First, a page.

Miami Reef Fishing Report
Miami Fishing Report Reef Fishing this week was great. The conditions were just perfect for a little Yellowtail fishing this week. We had flat calm seas and a nice north current. We had about a 4 ounce current in 45 feet of water. Wind were light at about 5 knots from the south east. These conditions let us anchor in the best position for Yellow Tail snapper fishing. Up current from the reef and just a little out side and deeper.
Once anchored the first step is to put out the ground chum. We next take a mixed bag of fresh pilchards and thread herring and cut chunks and feed them slowly into the chum slick. We fish a variety of rigs and baits to target the large variety of predators that work the off shore reefs. A live pilchard fished on 12lb spinning gear, attached to a 5/0 circle hook and a short piece of #5 wire is fished on the surface. That day we caught a few Kingfish, an Amberjack and a 50lb Reef Shark all on the live pilchard fished on the surface. The next rig that we fish is a live pilchard on the bottom. We were using a 30lb rig with a 60lb leader and a 7/0 circle hook. We use as little lead as possible to keep the bait on the bottom, today we were using 4 ounces. We caught a nice Mutton Snapper on the bottom rig.
Yellowtails on the Reef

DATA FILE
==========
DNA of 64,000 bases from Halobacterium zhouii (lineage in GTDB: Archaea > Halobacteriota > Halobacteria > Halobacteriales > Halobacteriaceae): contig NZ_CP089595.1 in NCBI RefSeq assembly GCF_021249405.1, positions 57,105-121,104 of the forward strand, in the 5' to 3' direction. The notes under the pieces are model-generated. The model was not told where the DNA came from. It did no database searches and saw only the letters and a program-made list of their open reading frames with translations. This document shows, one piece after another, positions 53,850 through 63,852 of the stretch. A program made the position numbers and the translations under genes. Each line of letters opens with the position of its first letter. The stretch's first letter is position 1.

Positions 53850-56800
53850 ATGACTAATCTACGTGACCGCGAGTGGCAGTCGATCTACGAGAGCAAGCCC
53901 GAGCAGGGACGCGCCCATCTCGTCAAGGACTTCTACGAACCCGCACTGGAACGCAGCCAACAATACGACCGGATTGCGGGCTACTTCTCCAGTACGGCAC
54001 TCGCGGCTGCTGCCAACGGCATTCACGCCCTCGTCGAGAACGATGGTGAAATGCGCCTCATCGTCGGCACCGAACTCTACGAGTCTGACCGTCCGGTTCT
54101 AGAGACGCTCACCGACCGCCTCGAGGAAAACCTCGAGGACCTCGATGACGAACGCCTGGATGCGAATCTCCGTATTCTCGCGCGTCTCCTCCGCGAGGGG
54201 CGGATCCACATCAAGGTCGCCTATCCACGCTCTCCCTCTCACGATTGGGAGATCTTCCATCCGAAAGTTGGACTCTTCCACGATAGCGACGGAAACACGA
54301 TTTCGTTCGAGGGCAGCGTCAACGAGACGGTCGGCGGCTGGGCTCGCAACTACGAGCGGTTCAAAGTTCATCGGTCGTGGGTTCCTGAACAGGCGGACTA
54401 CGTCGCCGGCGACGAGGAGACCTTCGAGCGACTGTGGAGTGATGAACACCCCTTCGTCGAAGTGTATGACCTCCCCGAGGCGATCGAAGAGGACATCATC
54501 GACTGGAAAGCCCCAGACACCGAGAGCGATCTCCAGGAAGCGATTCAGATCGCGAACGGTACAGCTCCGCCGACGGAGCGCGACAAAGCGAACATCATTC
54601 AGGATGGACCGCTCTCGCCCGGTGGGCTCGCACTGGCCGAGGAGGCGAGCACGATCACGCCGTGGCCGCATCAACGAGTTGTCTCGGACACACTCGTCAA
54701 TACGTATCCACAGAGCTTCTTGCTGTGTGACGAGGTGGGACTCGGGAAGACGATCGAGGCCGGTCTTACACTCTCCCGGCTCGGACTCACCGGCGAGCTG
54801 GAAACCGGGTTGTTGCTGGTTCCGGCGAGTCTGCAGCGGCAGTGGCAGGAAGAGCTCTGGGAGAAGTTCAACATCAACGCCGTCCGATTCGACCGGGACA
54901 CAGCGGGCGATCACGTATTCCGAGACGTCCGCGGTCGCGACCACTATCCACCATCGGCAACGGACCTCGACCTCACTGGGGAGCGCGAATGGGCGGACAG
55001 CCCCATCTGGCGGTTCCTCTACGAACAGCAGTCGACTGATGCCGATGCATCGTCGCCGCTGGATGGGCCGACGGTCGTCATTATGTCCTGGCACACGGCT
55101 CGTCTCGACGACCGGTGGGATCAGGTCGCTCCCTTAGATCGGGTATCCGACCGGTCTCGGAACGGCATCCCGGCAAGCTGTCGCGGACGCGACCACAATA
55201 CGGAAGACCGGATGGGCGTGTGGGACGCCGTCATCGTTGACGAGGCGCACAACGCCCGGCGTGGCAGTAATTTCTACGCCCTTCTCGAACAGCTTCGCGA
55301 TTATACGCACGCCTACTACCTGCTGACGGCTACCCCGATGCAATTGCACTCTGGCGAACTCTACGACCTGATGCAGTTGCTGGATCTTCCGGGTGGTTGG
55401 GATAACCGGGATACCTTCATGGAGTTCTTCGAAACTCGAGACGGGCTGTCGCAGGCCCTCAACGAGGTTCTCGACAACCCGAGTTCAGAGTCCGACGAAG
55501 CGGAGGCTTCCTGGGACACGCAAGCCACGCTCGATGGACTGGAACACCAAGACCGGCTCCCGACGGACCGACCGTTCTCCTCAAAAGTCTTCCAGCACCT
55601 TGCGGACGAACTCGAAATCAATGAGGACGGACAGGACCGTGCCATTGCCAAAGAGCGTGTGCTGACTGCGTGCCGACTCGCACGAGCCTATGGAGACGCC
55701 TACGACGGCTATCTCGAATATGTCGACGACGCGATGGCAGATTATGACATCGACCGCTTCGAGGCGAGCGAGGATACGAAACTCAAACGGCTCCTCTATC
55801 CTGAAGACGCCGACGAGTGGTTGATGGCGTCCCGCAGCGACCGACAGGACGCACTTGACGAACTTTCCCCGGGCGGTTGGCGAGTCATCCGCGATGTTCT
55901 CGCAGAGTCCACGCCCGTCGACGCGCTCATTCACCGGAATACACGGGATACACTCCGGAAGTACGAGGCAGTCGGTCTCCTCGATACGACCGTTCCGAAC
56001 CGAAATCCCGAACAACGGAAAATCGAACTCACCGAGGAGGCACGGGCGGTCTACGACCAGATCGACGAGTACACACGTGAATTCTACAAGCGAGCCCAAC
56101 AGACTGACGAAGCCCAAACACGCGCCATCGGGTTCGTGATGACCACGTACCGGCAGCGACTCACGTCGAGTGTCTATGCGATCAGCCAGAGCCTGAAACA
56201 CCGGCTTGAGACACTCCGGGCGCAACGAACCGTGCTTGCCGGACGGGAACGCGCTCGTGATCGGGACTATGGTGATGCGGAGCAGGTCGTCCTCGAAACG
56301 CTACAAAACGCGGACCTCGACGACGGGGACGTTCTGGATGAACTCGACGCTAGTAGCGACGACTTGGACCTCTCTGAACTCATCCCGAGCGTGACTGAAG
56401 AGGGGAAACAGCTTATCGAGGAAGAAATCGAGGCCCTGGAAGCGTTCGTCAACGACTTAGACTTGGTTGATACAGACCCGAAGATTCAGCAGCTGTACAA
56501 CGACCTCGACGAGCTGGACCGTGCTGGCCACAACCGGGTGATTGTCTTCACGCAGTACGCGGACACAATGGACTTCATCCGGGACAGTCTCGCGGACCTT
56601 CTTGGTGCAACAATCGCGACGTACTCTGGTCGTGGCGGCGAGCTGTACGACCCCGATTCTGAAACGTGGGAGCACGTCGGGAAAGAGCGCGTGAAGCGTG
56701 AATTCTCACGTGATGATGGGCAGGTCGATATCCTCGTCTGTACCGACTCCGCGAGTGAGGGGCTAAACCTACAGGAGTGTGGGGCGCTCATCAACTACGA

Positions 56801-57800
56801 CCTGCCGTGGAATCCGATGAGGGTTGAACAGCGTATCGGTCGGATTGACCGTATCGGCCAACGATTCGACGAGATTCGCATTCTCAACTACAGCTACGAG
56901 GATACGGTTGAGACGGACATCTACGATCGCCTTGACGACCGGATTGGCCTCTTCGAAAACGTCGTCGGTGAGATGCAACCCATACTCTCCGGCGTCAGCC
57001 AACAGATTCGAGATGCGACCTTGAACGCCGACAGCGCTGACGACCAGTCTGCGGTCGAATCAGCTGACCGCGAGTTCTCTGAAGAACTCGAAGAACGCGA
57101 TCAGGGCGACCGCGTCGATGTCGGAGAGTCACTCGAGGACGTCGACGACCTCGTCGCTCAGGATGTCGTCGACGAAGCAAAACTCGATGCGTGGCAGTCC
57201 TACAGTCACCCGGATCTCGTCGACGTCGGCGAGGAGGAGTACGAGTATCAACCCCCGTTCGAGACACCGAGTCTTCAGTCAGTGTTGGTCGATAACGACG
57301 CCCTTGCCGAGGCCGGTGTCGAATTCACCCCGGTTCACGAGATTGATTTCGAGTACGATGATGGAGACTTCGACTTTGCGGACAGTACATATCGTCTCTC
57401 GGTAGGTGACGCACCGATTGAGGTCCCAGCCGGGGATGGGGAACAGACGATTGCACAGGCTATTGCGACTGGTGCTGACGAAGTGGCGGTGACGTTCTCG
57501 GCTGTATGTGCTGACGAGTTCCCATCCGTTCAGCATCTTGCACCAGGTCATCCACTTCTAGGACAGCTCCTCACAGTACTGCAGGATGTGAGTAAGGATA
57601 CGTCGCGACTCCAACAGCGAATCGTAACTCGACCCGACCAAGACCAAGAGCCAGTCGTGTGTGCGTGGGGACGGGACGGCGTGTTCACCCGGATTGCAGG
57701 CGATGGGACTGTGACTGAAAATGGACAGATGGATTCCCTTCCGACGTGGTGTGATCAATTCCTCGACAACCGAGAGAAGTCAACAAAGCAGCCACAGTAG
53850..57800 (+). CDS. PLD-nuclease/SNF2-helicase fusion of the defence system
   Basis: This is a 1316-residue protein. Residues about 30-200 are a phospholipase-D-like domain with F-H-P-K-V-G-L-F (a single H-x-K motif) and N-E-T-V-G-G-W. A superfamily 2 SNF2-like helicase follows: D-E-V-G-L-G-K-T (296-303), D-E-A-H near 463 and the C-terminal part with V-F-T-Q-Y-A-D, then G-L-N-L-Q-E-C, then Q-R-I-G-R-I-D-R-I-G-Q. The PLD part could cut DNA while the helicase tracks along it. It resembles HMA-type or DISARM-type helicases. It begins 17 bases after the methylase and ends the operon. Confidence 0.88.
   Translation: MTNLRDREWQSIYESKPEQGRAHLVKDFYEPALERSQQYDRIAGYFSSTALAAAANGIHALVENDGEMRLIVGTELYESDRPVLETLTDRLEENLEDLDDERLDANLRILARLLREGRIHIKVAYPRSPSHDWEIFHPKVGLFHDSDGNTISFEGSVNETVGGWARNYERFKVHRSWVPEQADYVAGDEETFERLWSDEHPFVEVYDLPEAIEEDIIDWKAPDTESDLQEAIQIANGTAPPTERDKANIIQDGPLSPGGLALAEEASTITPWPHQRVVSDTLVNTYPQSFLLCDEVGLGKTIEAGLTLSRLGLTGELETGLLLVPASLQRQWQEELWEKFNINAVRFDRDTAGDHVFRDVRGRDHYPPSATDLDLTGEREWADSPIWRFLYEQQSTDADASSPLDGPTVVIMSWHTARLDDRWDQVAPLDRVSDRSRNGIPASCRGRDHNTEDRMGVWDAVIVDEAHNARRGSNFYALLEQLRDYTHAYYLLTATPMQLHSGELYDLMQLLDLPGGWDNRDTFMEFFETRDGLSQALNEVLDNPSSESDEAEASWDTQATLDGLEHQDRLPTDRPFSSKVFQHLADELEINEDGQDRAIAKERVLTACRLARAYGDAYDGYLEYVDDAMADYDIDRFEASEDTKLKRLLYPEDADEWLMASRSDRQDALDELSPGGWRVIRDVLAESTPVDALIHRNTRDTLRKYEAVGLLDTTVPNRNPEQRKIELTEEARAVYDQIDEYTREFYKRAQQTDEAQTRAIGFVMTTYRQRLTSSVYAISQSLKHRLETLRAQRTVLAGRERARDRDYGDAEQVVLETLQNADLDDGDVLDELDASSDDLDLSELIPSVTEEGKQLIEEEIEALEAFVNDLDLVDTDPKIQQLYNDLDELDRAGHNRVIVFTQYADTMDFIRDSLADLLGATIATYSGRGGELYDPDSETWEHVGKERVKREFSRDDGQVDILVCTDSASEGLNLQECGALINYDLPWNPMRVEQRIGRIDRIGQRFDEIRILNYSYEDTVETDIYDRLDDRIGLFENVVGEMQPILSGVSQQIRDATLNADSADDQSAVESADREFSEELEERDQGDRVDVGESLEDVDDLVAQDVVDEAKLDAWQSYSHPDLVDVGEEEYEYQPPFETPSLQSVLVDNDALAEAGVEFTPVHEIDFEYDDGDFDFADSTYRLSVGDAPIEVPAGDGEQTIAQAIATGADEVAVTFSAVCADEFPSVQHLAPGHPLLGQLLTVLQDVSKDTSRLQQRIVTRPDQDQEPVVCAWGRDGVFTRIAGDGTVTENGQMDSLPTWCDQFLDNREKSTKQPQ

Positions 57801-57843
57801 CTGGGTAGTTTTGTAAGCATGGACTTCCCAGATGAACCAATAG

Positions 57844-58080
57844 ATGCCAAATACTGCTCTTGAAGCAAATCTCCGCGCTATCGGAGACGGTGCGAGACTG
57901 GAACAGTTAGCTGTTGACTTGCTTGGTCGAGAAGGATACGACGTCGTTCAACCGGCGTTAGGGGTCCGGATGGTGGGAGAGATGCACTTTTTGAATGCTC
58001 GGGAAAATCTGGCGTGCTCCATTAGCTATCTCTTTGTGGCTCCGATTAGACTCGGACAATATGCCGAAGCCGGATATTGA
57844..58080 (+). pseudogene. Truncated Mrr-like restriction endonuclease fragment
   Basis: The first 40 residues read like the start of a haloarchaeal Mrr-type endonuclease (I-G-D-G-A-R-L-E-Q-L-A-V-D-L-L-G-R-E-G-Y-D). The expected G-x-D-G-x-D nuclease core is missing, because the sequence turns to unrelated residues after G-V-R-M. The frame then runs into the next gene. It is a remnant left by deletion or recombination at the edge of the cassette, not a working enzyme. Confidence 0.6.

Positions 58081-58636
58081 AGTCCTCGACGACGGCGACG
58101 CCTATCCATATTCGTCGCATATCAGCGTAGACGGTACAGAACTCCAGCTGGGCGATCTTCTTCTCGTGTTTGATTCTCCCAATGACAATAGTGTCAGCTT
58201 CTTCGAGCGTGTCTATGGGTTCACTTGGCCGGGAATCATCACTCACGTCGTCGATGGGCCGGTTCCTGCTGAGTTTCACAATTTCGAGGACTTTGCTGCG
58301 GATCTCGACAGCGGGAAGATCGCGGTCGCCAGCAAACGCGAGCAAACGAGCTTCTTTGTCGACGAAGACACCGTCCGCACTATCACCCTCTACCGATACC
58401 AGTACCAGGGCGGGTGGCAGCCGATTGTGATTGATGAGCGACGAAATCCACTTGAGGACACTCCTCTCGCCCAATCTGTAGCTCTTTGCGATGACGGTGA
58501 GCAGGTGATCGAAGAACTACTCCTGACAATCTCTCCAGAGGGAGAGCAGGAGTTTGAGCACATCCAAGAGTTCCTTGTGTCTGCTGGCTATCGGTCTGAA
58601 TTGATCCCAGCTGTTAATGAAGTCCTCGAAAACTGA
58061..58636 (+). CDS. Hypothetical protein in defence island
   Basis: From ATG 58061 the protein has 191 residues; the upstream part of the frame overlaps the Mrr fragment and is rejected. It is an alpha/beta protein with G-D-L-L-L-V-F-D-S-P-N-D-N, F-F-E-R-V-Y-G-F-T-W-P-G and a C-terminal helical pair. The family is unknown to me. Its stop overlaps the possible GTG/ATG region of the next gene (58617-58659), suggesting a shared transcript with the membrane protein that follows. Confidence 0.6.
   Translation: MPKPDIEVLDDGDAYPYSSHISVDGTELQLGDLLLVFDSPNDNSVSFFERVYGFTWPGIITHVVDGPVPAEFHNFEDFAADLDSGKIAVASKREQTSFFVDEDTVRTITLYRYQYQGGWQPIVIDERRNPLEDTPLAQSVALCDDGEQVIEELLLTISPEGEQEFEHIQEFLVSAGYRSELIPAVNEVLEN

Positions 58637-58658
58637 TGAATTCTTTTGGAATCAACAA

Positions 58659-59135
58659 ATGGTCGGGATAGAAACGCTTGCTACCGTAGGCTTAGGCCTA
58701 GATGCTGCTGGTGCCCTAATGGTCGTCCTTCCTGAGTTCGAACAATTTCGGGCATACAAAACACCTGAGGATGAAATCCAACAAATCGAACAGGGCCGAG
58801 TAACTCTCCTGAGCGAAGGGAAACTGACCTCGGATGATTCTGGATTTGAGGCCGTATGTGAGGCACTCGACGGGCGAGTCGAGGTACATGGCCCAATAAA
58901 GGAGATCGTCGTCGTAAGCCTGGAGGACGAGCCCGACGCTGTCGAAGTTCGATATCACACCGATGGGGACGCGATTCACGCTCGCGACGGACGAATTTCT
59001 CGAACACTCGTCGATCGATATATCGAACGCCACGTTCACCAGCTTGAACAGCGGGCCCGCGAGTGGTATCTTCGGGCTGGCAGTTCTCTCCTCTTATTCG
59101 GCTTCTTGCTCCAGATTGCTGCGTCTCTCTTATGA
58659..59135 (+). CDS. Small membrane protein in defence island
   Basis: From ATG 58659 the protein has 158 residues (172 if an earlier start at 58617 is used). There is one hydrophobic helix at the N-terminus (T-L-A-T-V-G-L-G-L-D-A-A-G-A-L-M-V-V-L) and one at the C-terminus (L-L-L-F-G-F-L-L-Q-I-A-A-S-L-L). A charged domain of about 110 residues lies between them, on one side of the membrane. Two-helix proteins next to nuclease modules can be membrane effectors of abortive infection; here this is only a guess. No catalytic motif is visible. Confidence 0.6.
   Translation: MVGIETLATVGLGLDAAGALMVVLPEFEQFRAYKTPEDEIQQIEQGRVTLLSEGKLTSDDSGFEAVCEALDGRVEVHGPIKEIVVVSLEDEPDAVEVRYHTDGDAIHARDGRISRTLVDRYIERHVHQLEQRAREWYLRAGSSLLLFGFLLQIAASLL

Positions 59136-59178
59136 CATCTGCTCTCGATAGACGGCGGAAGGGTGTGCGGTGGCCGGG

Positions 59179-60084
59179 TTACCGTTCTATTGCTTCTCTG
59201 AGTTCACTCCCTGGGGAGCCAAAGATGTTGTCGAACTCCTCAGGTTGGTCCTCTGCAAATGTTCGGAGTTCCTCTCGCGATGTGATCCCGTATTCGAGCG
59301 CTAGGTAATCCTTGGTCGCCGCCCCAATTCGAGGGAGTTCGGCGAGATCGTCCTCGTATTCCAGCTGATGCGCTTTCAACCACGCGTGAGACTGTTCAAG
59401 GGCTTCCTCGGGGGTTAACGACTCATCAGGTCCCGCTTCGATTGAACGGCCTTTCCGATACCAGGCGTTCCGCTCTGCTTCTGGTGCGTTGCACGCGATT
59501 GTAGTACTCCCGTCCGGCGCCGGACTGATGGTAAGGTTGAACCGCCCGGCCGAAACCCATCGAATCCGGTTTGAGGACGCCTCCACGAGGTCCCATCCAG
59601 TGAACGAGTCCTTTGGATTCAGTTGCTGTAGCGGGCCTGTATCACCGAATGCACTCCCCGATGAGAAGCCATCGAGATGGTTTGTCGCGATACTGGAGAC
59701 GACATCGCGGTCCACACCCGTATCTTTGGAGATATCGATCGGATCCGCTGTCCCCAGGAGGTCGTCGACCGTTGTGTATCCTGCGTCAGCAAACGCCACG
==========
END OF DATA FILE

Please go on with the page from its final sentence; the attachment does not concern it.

Miami Fishing Report Reef Fishing for Yellowtail snapper off Miami and Miami Beach is a blast. The fish are smaller, about a pound to maybe just over two pound. We use mostly 8 – 12 pound spinning gear rigged with small hooks and very light weight. The hook I like to use is a size 1 offset beak hook in a brown color. We attach a small split shot or light egg sinker (1/64 to 1/4 ) to the rig. We also use small jigs in the 1/32 to 1/4 ounce wight depending on the current and depth of the water and the fish. The bait we use can be from small strips of king belly, bonita belly or Ballyhoo. We also use small sardines, shrimp or glass minnows fished whole.
Miami Fishing Report Reef Fishing: The trick to Yellow Tail snapper fishing is “float” the bait back into the chum slick. The Yellow Tail snapper will be suspended off the bottom feeding on bits of the chum, looking for a better meal. The skill is to be able to find the fish. How far behind the boat and how deep are they in the water column. Now, get a bait to them every time and you will get a bite on every bait back. To find the fish we vary the size of the weight, fishing line and bait. Adjusting the rate of the line flowing off the reel will also adjust the trajectory of the bait.
The Yellow Tail snapper will move through the chum slick so to keep up with them we will change our rig until we get bites. When the bites stop coming we change our gig again. Some times they will be right on the surface and we will fish with out any weight, two minutes later they are on the bottom and we catch them on the rig with a 1/4 ounce. Be flexible and keep changing until you start catching, if the bites stop, change things until you start catching again and become part of our Miami fishing report reef fishing. It is also important to be current and the Florida state fishing laws and rules.
Capt. Jay Cohen
Capt. Jay owns and operates the Miami fishing charter Capt. Jay’s Deep Sea Fishing. Capt. Jay has fished Miami for more than 40 years and holds several I.G.F.A world records and has won multiple tournaments, including the METT tournament and the fun fish boat in the Miami Billfish tournament. Capt. Jay discovered a new species of tilefish and had the honor of naming the fish (Bahama Tiger Tilefish).